Question: What data is vital to validate a claim once an incident has occurred?

Answer: Any and all information that is relevant to your claim should be provided to the insurer. This will range from historical production and sales records to annual budgets and forecasts. You will also want to provide Profit and Loss statements and Inventory records. The claim auditor may ask to verify some records to the General Ledger to ensure completeness of the reports.

Each industry or business is unique. For manufacturing operations, it is important to provide the typical production days and actual production days, noting normal maintenance or downtime. For retail operations, mark-ups and markdowns will be analyzed along with inventory turnover and inventory obsolescence.

Question: What internal documents should a company secure immediately after an incident in anticipation of government involvement?

Answer: It all depends on the loss factors. For example, if there is a question of safety or health after the loss, then the Occupational Safety and Health Authority (OSHA) may be involved. Always check with your in-house counsel or compliance officer in such a case.

Question: What is the preferred method for projecting long-term lost profits immediately after an incident has occurred?

Answer: It depends on the situation. Certainly having historical sales that are on an upward trend would provide excellent support for using a growth trend in your sales calculation. Also, having budgets or sales forecasts that are close to actual results is helpful. The key in developing a lost sales projection model is to present an analysis that is consistent with the anticipated business environment during the loss period.

Question: For extra expense claims, is there a method to distinguish claim costs from normal expenditures?

Answer: Combining the Specific Identification method and the Analytical Review method should result in identifying all claim costs. The Analytical Review method compares expected expenses to those incurred during the loss period. The difference is the claim. However, a careful study and verification should be made to see if these variances are reasonable based on the loss situation. For instance, if you are shipping material to another location to mitigate a loss, then you should see an increase in shipping costs. If not, then this item should be further investigated.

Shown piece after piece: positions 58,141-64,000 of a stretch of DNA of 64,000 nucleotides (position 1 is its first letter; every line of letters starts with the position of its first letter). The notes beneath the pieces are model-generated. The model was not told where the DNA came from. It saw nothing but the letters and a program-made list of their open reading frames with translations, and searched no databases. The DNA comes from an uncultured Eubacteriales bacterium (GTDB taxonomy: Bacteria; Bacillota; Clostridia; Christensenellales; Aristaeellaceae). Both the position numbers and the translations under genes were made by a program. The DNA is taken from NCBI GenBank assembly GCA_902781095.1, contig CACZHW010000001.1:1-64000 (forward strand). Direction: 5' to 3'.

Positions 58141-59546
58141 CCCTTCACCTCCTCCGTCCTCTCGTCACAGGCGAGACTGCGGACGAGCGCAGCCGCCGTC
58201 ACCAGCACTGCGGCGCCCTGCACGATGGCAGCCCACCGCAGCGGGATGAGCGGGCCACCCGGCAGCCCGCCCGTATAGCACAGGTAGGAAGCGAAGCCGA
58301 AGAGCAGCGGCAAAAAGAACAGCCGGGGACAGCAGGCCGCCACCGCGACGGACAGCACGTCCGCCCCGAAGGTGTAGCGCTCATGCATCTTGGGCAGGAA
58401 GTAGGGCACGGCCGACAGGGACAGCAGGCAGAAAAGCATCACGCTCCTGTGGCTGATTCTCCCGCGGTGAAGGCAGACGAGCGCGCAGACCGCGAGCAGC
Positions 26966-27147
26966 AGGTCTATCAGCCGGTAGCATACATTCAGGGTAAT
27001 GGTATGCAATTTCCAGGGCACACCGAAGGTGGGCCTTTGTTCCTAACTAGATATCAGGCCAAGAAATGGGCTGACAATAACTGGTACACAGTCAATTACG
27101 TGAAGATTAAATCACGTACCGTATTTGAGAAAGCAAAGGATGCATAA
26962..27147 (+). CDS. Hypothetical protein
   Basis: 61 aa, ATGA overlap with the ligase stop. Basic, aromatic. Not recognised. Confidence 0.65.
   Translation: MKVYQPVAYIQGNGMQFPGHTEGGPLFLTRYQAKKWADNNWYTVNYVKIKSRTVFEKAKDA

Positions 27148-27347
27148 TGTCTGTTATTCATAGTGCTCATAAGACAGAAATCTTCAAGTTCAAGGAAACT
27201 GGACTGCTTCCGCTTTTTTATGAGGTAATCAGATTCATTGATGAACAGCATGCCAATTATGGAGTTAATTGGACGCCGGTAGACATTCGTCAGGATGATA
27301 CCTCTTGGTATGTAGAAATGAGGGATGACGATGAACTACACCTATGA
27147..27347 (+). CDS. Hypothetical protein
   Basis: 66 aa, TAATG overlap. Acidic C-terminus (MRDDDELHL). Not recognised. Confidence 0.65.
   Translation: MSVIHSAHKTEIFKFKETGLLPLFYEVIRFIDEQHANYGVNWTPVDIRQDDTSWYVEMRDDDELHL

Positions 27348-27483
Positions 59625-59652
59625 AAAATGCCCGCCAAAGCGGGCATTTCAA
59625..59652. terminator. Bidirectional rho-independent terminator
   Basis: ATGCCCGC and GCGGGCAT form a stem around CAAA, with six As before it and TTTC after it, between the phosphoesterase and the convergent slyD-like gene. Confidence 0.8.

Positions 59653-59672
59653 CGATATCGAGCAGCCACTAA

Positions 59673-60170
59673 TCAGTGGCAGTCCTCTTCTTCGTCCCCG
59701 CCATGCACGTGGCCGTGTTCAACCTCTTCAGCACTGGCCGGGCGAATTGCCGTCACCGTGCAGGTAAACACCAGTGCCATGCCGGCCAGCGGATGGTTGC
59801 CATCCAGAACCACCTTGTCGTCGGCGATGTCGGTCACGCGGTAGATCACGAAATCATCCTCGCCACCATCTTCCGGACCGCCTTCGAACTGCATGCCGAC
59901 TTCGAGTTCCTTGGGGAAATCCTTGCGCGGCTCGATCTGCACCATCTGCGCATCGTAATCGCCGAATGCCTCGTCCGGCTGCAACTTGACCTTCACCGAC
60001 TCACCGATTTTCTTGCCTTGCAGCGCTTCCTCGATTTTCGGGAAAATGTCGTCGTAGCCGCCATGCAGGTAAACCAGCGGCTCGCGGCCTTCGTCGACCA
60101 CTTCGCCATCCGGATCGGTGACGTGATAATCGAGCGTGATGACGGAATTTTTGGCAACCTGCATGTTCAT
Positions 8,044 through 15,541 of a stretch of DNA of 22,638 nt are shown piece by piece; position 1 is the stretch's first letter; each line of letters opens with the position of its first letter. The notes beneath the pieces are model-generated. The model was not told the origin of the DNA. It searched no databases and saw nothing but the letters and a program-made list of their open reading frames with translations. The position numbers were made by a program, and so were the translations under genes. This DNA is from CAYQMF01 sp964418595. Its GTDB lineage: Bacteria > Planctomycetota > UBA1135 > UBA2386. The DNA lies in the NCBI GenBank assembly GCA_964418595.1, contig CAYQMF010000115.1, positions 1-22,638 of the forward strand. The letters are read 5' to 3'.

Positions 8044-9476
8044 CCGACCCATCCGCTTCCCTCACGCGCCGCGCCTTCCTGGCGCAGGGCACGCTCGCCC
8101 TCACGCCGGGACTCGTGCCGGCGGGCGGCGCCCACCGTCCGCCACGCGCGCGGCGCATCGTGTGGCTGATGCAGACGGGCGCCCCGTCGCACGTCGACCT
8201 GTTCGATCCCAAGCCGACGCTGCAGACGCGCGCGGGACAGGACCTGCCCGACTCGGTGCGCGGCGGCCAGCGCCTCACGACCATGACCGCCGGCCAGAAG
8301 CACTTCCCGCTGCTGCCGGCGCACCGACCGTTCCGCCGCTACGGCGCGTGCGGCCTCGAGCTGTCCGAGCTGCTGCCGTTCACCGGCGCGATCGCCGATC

A common mistake is to put these under "cost of material" instead of freight. That is why the Specific Identification method is also an important tool. The Specific Identification method will identify such costs as invoices, purchase orders, and payroll costs. These costs will be coded or tracked in a separate claim account. Ideally, both the Special Identification method and the Analytical Review method should provide you with enough information to formulate your extra expense portion of the claim.

Question: What electronic files should be provided?

Answer: Any documents that are needed to help support the claim should be provided. The adjuster may ask for all e-mails. If this happens, it will benefit both parties if the adjuster is more specific in his request. If you find that the adjuster or their accountants' requests are unreasonable, a meeting should be suggested to clarify any uncertain matters.

Question: What can a company expect from an insurer's accountant?

Answer: A company should expect someone who specializes in these types of claims and is knowledgeable in both accounting and the application of costs to the policy endorsements. You should expect a high degree of audit skepticism coming from this individual. You should also expect that they would handle your claim within the general rules that govern auditing standards. This would include treating you and your claim with due professional care, technical proficiency, and effective communication while serving the interest of their client, the insurance company.

Question: What are the top 10 things an insured can do to expedite the insurance company's accountant's investigation?


  1. Hire your own professional and independent accountant to help you prepare the claim and anticipate questions from the insurer.
  2. Give the insurer's accountant an overview of your operations and business so that they can better understand your company and business.
  3. Prepare a well-documented comprehensive claim, which includes source documents that are consistent and referenced.
  4. Include insurance policy classification of the amounts claimed and provide descriptions of the expenses in the claim.
  5. Review your claim with other professionals on your team prior to meeting with the insurance company's accountant. Include your risk manager, broker, claims consultant, CPA, and other financial executives to review the claim prior to any meetings.
  6. Ask for a written document request by the insurer's accountants to avoid confusion over what has or has not been requested.